Help! Condensation on inside of fiberglass insulation

microxlJune 9, 2008

Our 5 yr old house has a walkout west exposure. The 2 x 6 walls were nsulated with R-21 fiber glass and covered with a poly sheet vapor barrier. While stapling some loose corners of the vapor barrier today I noticed considerable condensation on the inside of the poly and on the insulation itself.

When I removed the poly sheeting I found the insulation wet on the basement side but dry and hot on the outer side of the fiber glass. With the 90 degree heat and humidity outside and the cool basement air inside I guess I am not surprised. I suspect the cement board siding may actually contribute to the problem by heating up more than wood siding.

The question is, what can I do to resolve the problem? That is, short of heating my basement in the summertime!

I am in the process of converting the area to living space and will soon want to sheetrock.

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Q.) are you sure you don't have a leak into the cavity space and that you aren't seeing water leakage into the wall and not condensation?

    Bookmark   June 10, 2008 at 10:27PM
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Dehumidifier in the basement should minimize that problem if it is only due to the heat differential and basement humidity..

There is one other thing than can cause the moisture---if a cooling/heating register is close to that area and cool/warm air is directed at the area. If that is happening, simply add a deflector to prevent the air from blowing directly on that wall.

    Bookmark   June 11, 2008 at 11:09AM
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A poly sheet is not enough over any insulation in any wall cavity.

First, poly sheets (as are paper faced 'vapor retarders') fully flammable.

Building codes require that any flammable paper or poly materials be covered with at minimum 1/2" gypsum board.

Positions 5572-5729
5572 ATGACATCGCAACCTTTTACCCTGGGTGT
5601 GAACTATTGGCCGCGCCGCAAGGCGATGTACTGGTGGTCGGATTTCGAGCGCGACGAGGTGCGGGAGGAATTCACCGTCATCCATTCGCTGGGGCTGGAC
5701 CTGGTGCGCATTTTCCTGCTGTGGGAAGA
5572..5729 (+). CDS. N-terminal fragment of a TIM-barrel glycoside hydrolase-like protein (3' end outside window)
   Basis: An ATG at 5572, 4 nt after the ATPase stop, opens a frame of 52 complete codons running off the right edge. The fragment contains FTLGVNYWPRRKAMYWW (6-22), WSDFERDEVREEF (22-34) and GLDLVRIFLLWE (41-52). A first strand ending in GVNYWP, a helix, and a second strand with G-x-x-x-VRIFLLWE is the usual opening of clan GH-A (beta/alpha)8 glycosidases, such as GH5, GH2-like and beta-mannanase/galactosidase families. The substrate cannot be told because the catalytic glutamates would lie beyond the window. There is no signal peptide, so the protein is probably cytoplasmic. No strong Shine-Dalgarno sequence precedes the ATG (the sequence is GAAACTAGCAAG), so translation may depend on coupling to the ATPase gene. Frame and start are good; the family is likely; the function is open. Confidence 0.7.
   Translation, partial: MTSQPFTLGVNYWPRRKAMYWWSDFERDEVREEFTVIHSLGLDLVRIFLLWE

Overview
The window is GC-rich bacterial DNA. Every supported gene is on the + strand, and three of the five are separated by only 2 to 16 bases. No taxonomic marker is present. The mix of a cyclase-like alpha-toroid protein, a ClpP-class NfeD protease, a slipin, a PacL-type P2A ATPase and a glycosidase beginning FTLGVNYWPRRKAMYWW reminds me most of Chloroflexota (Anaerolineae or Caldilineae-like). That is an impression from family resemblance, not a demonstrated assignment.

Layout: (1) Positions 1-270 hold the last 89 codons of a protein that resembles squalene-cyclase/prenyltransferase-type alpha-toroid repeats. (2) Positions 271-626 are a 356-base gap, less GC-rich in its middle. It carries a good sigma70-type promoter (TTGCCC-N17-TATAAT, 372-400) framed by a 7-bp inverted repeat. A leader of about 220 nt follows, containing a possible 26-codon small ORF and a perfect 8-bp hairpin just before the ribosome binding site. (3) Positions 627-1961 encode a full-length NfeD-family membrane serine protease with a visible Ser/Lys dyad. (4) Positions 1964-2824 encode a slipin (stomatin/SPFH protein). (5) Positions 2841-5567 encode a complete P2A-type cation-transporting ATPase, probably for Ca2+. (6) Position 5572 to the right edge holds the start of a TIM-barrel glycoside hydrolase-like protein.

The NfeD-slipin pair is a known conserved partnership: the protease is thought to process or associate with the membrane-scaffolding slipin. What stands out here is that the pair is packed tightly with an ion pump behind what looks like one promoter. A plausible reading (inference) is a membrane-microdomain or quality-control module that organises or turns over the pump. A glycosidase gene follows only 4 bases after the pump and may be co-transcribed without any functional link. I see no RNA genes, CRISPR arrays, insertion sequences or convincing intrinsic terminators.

Hang and finish your insulation and exposed vapor retarder with the rwquired 1/2" minimumgypsum board and your problems will be resolved.

    Bookmark   June 12, 2008 at 12:02AM
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The moisture is coming from the outside and condensing in the cooler insulation and on the exterior side of the vapor barrier.

For cooling season the vapor barrier is on the wrong side.

Since you are in NH, you have predominately a heating season and the barrier is towards the warm (interior side) of the insulation.
In predominately cooling areas, the vapor barrier goes on the outside (the side that is warm most often).

Since there is no practical way to move the vapor barrier for the seasons, the longer season is used to decide the vapor barrier location.

In the off season there may be limited condensation.
Running a dehumidifier inside the house is not going to remove moisture that is on the other side of a vapor barrier.

Be SURE there are no leaks from anything.
The small amount of condensation on the outside of the vapor barrier should dry to the outside.

    Bookmark   June 14, 2008 at 11:24AM
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I have same issue in our 6 years old house which we bought 2 months ago. First I noticed small (5 cm in diameter) paddle of water close to one of the walls, water was dripping from the bottom edge of vapor barrier sheet. This wall is facing south and backyard. Insulation was wet inside along whole wall, but only this wall, others were dry. I pulled it out in few places - it was wet only where it touches plastic vapor barrier sheet. Wall behind insulation was warm and dry. No leaking pipes. I think it's condensation, because it's quite cool in the basement.

brickeyee, thanks for the explanation. I'm curious if there is a way to minimize amount of condensation. Has anyone solved this problem?

    Bookmark   July 18, 2008 at 10:56PM
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"I'm curious if there is a way to minimize amount of condensation. "

Control the indoor humidity.
For residential use this generally means a dehumidifier.

    Bookmark   July 19, 2008 at 10:38AM
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brickeyee, as you have noted "The moisture is coming from the outside and condensing in the cooler insulation and on the exterior side of the vapor barrier." therefore controlling indoor moisture won't make any difference. Again, I interpret this as moisture is coming through the ground, then basement wall, then fiberglass insulation and then it condenses on the poly VB sheet because air temperature inside basement is cooler than air temperature inside fiberglass insulation covered by VB sheet. Out of 4 walls in the basement only south facing one has the most condensation, some condensation also exists on the adjoining 2 walls, about half way through. South facing wall is a lot warmer, therefore air inside fiberglass insulation is warmer too and can hold more moisture.

    Bookmark   July 20, 2008 at 9:58AM
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